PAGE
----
Download the OpenSSL source named "openssl-1.0.0a.tar.gz" from here http://www.openssl.org/source/. Unpack it to c:\dev (it will create a directory called openssl-x.y.z)
Download zlib and unpack it to C:\dev\zlib
Note: Copy files from C:\dev\zlib\include to C:\dev\zlib\ (zconf.h and zlib.h)
cd \dev prep cd openssl<press tab> perl Configure VC-WIN32 --prefix=c:\\dev\\OpenSSL zlib zlib-dynamic enable-static-engine -Ic:\\dev\\zlib ms\do_nasm nmake -f ms\ntdll.mak nmake -f ms\ntdll.mak install
You can remove c:\dev\openssl-x.y.z after this.
Checkout the Mumble Qt git repo to C:\dev\QtMumble.
cd \dev prep git clone git://gitorious.org/+mumble-developers/qt/mumble-developers-qt.git QtMumble
Switch to the 4.7-mumble branch:
cd QtMumble git checkout --track -b 4.7-mumble origin/4.6-mumble
Note: For the latest Mumble Git, change the above "4.7" to the latest version listed here.
The demos and examples need a lot of time and disk space. You can skip them. Add the following parameters to the configure line listed below:
-nomake demos -nomake examples
This saves time, disk space, and nerves.
configure -debug-and-release -qt-sql-sqlite -qt-sql-mysql -no-qt3support -no-exceptions -qt-zlib -qt-libpng -qt-libjpeg -openssl -I c:\dev\OpenSSL\include -L c:\dev\OpenSSL\lib -I c:\dev\mysql\include -L c:\dev\mysql\lib\opt -platform win32-msvc2010 -no-dbus
This will also take quite a while, something around 4 hours.
Download, Compile and Run Mumble
Download Mumble and Submodules
To clone the repositories:
cd \dev prep git clone git://github.com/mumble-voip/mumble.git mumble cd mumble git submodule init git submodule update
Compile Mumble and Murmur
Once all of the above is done we can get to compiling Mumble itself.
If you want to have ASIO support you have to install an additional, proprietary, ASIO SDK.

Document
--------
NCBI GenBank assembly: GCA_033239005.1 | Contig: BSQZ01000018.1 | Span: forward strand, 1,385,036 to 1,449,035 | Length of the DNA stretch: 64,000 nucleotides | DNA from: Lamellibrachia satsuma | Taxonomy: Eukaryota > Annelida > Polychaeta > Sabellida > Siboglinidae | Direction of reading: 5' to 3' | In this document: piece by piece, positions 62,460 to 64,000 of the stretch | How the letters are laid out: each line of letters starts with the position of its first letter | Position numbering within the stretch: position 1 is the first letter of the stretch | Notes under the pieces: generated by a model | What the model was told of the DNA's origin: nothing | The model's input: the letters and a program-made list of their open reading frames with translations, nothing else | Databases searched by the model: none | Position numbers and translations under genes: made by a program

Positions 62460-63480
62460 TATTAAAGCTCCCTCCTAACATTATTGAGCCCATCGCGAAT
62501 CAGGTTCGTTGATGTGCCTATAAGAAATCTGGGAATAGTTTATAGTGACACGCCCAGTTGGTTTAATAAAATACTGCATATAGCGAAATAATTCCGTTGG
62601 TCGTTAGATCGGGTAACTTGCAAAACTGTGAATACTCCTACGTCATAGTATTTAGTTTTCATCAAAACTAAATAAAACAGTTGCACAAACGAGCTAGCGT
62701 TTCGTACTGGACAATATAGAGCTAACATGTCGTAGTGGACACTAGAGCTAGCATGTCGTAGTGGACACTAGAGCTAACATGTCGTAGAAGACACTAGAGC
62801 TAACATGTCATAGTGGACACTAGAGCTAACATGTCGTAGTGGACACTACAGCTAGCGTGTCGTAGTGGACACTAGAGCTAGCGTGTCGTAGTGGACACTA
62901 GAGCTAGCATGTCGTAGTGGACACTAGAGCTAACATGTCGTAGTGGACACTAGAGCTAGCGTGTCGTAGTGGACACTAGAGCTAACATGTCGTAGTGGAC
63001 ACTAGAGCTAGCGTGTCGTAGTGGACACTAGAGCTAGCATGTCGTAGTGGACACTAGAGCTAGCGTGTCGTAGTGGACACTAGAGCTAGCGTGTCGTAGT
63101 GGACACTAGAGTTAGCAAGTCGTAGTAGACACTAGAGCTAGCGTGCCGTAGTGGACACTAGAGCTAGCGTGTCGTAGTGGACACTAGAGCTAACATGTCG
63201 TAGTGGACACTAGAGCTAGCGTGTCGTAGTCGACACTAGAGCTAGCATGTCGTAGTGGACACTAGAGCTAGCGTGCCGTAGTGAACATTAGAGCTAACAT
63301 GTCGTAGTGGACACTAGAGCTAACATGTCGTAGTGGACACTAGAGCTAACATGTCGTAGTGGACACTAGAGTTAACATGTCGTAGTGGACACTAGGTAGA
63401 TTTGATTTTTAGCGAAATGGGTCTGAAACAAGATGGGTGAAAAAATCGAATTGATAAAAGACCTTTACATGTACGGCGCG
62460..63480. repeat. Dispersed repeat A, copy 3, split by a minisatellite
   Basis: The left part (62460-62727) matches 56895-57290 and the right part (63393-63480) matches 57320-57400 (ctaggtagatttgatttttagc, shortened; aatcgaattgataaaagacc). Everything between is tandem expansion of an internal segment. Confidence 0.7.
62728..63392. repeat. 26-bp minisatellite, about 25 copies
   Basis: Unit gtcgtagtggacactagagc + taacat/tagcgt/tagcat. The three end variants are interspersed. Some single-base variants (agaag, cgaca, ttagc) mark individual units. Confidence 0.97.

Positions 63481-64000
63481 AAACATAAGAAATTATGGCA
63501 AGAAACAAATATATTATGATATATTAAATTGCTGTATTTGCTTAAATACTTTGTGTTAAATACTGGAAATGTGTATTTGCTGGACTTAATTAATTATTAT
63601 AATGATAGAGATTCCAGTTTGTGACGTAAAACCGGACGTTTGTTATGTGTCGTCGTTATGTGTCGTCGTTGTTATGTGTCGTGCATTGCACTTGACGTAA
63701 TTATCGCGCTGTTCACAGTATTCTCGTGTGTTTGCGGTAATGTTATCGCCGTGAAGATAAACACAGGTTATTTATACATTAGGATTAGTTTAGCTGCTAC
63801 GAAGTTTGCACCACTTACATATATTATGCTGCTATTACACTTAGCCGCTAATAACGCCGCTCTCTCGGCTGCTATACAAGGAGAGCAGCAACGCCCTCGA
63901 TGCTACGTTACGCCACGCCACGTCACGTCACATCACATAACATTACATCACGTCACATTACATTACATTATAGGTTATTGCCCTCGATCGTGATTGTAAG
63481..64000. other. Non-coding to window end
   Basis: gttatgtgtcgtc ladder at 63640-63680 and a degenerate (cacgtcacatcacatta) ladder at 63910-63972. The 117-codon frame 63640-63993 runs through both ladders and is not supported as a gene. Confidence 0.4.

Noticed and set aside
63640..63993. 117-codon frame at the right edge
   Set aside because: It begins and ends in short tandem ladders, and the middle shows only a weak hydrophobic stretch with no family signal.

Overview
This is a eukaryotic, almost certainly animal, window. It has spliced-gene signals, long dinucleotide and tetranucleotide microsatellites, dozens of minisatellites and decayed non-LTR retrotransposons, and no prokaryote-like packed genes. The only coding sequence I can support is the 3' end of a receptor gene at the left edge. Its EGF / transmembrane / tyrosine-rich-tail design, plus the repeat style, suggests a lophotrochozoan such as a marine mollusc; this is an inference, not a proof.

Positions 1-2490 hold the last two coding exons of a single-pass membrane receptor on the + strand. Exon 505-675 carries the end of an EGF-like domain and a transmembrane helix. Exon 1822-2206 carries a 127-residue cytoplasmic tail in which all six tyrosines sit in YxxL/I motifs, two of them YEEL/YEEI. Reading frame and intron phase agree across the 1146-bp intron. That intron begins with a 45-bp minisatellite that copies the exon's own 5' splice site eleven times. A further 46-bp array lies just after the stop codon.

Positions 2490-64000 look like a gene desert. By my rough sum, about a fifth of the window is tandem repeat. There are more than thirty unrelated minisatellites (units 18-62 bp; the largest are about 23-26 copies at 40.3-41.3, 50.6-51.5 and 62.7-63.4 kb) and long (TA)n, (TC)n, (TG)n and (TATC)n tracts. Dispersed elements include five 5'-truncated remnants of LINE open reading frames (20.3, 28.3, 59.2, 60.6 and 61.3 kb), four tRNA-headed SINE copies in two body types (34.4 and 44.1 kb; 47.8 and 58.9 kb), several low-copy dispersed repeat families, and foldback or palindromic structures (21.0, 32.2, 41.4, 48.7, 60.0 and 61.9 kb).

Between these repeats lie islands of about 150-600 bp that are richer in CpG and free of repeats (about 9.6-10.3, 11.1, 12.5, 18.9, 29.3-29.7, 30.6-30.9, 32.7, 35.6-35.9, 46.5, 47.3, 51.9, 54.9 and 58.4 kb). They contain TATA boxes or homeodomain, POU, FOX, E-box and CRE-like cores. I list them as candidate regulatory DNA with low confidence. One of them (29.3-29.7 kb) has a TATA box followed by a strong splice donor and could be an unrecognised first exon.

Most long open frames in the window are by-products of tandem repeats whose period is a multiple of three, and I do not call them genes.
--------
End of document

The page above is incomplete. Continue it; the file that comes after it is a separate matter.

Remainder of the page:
There are four dependencies that most people who make their own compiles will not need:
The bonjour dependency is useful if you want to browse servers across a local network, but you can disable it if this feature is not needed.
To compile Mumble without ASIO, G15, Bonjour, and with disabled privilege elevation (would require a valid code signing certificate) replace the qmake command below with this one:
qmake CONFIG-=sse2 CONFIG+=no-asio CONFIG+=no-g15 CONFIG+=no-bonjour CONFIG+=no-elevation -recursive
Note that the compile will fail if you leave out these build flags and do not have the SDK(s) required.
If you get errors about qt_*.ts files, then go to C:\dev\QtMumble\translations and copy and rename any qt_*.qm's to qt_*.ts.
To compile Mumble:
Open a new command prompt, then do
cd \dev prep cd mumble qmake nmake clean nmake
Note that this builds the debug versions, which is what we strongly recommend to use while developing. If you want to send the binary to someone else, use
instead of the last
command listed above. This will result in a much smaller binary with fewer dependencies.
Run Mumble and Murmur
Once compiled, you can go into c:\dev\mumble\release or (\debug if you compiled the debug version) and can execute mumble.exe or murmur.exe. Before executing Mumble or Murmur you need to open a command prompt and do
cd \dev prep cd mumble\debug (or release)
Then execute either Mumble or Murmur from the command prompt with
If you want to run the release build directly from Windows Explorer, you will need to collect all the library files into one folder, along with the executables you built when you compiled Mumble. Have a look at the files the official Mumble installer creates in Program Files\Mumble, and/or check the Mumble.nsi installer file at C:\dev\Mumble\installer\Mumble.nsi to find the files you need.